At a press dinner a few weeks ago I meet a 20 something from Shanghai. He had terrific slang choked English and bleached hair and a lot of bracelets strung up his wrists. He’d been to New York and LA and loved them both. He was crazy for American television — he mentioned True Blood and Gossip Girl. He’d worked in marketing cosmetics for men to the Chinese market and was fond of quoting his social media statistics, he had something like one million followers on the equivalent of Facebook in China. He decried how difficult it was to be different in China, to stand out. “It wasn’t until I found personal branding that I became happy,” he said.
At which point, I became very sad.
It was depressing to have the mad consumerism of American society parroted back with the volume and the saturation turned all the way up. It was something else to see the vanity economy given the same treatment. “What about art and nature and love? ” I thought. (Admittedly, I had been drinking; I don’t typically go existential on a dime like that.)
This Chinese kid was just reflecting the commercialization of the individual that’s been permeating the zeitgeist for a while. I’ve attended a number of conferences lately that include this idea of “personal branding” on the agenda. A quick search returned 39 million pages on personal branding. Apparently, the individual is a product now and that product needs branding. Yay.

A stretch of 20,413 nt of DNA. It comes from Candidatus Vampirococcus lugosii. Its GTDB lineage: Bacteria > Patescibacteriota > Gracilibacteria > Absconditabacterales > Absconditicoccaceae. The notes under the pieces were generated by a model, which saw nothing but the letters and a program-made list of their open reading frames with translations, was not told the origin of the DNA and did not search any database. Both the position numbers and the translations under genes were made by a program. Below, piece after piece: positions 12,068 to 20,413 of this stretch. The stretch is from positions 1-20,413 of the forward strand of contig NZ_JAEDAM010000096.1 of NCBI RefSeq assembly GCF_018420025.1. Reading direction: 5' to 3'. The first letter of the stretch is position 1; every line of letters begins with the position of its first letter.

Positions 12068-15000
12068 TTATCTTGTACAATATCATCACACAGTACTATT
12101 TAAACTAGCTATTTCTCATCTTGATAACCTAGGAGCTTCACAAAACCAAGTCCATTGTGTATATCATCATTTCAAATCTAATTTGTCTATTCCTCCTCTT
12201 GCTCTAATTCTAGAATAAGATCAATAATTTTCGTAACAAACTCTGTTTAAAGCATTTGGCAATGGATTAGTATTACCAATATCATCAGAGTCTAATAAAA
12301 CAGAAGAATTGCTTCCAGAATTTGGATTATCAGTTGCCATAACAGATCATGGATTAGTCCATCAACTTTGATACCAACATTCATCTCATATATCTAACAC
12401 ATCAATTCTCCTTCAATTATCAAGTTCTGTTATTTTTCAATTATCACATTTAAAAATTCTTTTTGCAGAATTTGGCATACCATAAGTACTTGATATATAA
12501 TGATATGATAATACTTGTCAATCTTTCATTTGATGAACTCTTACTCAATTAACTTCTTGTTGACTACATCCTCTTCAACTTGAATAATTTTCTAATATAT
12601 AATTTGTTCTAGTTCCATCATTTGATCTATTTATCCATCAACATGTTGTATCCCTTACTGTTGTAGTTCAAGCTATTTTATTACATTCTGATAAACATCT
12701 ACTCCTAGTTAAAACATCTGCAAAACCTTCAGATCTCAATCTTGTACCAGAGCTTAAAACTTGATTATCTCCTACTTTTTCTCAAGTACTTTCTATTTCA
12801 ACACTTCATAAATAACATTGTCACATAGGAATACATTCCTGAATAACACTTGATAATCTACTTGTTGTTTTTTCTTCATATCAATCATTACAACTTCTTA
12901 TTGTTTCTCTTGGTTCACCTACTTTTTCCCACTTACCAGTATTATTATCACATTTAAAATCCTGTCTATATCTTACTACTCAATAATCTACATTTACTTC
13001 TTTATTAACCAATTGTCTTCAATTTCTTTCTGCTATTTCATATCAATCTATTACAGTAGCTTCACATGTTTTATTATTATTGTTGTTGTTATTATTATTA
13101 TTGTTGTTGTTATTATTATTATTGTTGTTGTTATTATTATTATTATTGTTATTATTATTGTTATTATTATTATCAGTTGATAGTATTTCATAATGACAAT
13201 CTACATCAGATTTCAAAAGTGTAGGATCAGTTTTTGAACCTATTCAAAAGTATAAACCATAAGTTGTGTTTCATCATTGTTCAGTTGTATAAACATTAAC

On a conference call recently, a public relations rep asked me about my strategy for my blog for the coming year. “I don’t have a strategy. I want, should my budget and calendar permit, to go some cool places and to write well about them. Hopefully, I’ll have the opportunity to publish some work elsewhere as a result, I like getting stories off my blog and into the world. My blog is only a tiny portion of my identity, and it’s not the business arm, so, uh, strategy? Uh, I’m working on a book, I have a plan for that…”
This played okay. She said, “You know, it’s kind of refreshing to hear that.” I can’t shake the nagging feeling, though, that it was the wrong answer. I’ve been fretting that I should have said, “Grow my readership by 27%, increase my revenue by 49%, and spend 37% more time traveling as a result of that, preferably on 83% sponsored trips.” I have a gnawing doubt that’s telling me if I’d had the right answer, I could have sold an ad campaign and scored some travel and inked a deal.